This blog explains how I keep bees. It works for me, it might not work for you. Use my methods at your own risk. Always wear protective clothing and use a smoker when working bees.

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Sunday, October 1, 2017

What do I do with my supers and unused equipment

Now the honey is extracted what should happen with the wet supers and how to store them?
 It works well to take wet supers and put them back on the hive. Put the supers on top of the inner cover. The bees will come up from below and clean up anything that is still sticky. Depending how warm it is outside, they should have them cleaned up in about five days. If you have a bee escape board, put that on before the supers are removed for good. The escape board is an easy way to get the bees out of the super. Or, remove the supers on a cold morning when most of the bees are clustered below the inner cover. You may have to brush off a few bees.
 Long term storage, supers can be stored in a shed or a garage for the winter. The supers need to be stacked so they are mouse tight. Any little crack or hole will be an opportunity for vermin to move in and wreck the drawn comb. I store mine on the little pallets I made with a telescoping cover on top with a brick on the lid.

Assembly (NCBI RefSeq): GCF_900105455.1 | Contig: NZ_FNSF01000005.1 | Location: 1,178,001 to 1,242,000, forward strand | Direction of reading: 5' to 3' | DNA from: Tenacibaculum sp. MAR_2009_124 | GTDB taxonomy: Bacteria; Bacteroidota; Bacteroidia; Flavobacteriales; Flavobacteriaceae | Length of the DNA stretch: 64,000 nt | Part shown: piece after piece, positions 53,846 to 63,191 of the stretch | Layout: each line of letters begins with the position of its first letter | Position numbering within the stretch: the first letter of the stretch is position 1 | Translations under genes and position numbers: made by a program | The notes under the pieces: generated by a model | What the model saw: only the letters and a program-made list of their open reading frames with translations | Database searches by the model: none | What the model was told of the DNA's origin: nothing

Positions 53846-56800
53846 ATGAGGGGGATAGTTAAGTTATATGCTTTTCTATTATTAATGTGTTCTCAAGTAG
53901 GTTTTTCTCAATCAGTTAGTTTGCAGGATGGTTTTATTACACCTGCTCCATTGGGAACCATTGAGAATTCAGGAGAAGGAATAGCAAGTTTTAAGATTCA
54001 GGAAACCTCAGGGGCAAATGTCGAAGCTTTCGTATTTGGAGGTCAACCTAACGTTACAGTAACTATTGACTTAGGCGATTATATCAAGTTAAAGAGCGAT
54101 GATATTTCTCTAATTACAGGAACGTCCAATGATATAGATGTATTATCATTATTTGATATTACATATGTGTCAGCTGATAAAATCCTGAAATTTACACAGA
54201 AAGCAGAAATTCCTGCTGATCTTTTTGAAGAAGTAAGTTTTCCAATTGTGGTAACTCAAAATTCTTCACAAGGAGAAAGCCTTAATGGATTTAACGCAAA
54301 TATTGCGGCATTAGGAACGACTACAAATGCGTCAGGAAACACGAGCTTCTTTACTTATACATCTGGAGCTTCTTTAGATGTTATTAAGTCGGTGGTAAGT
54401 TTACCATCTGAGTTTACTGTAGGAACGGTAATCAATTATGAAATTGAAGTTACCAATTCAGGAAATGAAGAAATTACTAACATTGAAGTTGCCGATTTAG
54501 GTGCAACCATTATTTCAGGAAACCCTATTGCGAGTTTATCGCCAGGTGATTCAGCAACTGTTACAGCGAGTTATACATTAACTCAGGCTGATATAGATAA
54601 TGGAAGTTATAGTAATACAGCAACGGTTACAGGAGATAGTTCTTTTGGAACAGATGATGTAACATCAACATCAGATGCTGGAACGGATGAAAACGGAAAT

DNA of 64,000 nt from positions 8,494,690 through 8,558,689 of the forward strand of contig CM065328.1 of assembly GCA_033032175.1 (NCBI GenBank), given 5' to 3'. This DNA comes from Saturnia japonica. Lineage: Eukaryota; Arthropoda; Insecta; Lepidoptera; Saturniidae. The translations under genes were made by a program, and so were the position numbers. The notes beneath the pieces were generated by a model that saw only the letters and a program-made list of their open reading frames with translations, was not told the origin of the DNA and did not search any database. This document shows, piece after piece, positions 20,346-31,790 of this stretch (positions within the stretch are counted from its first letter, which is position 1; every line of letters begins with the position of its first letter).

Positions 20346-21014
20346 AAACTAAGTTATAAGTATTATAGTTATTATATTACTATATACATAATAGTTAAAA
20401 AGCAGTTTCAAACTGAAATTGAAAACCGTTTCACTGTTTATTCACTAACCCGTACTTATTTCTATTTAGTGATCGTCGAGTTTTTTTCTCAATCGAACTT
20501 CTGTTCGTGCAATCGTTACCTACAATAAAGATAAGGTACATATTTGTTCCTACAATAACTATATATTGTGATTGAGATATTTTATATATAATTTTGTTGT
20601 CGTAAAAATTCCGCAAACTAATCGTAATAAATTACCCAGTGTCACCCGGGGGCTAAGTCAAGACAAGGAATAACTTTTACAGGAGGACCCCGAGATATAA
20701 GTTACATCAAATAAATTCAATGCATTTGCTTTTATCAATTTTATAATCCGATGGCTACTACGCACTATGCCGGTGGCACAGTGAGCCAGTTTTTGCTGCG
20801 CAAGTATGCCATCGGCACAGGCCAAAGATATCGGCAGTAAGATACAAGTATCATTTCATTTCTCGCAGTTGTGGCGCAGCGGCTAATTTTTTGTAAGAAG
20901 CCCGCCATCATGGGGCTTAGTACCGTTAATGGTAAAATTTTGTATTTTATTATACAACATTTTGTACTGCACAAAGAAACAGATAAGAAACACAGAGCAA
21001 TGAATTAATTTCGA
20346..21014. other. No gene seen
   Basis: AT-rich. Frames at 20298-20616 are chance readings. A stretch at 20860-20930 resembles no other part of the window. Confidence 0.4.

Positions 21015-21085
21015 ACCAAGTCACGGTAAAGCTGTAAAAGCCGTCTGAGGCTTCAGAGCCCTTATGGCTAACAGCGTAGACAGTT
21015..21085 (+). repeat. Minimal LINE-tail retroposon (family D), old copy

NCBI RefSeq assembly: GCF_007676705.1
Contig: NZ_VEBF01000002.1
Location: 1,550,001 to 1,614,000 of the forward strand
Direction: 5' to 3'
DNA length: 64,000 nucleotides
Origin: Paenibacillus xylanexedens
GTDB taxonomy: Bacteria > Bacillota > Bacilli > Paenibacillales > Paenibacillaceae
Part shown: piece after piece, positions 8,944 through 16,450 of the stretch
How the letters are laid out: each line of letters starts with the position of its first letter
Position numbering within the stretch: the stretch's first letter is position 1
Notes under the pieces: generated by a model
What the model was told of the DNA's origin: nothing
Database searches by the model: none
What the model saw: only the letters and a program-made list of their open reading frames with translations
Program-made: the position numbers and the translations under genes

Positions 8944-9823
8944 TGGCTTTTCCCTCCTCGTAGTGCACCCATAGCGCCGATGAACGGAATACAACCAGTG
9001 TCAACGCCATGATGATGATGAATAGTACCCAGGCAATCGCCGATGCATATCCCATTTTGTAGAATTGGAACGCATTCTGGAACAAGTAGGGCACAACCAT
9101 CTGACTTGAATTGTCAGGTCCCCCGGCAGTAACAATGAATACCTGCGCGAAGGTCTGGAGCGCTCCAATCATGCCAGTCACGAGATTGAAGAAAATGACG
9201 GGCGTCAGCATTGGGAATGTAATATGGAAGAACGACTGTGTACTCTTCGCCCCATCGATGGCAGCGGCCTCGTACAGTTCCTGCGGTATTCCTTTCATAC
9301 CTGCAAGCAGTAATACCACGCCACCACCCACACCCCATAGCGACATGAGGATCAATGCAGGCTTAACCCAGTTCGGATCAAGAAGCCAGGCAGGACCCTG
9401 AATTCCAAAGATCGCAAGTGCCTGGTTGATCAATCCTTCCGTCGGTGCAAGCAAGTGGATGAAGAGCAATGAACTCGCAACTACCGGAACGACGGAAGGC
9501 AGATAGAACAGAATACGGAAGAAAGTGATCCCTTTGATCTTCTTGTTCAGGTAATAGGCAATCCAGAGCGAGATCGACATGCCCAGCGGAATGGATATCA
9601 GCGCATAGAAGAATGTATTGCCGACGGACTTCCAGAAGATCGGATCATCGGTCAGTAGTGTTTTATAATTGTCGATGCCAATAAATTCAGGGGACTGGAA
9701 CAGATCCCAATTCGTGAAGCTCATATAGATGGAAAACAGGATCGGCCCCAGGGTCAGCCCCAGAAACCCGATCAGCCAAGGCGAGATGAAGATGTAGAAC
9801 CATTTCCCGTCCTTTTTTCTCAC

But there is one more thing to do before we commit the bees to long term storage. For equipment storage, cold weather is our friend. When it is going to be freezing temperatures, I wheel the stacks of supers I have outside and leave them there for a week. This freezing weather will kill any wax moth or hive beetle that may be in the equipment. I am then confident that the supers or deeps are good for winter storage.
 Storing woodenware in an attached garage is fine, but the garage area does not freeze for a long time. The hive pests can get started to ravage the comb if it is warm where the equipment is stored. Wax moths and hive beetle love brood comb. Brood comb is rich in protein. If you just have a few frames, the frames can be put in plastic bags and put in a freezer for three days. The freezing temperatures kill the beetle and wax moth in all stages. That is eggs, larvae, and the pest.
 Dead colonies can be left outside. Hives should be set up for bees for next year. Put your best comb in the bottom box, so when bees come, the hive is basically ready to go. The hive should be swept out and cleaned of any dead bees and debris. Close up all the holes and openings. Put in entrance reducer and screen off the entrance hole to keep out mice. Staple a stiff screen over the entrance reducer hole. Cut the screen a little big so it hits the box above. Then a mouse can't push the entrance reducer in and spend the winter in luxury.
 Taking care of your comb will help a beekeeper get a good start when it is time to use that good comb next year.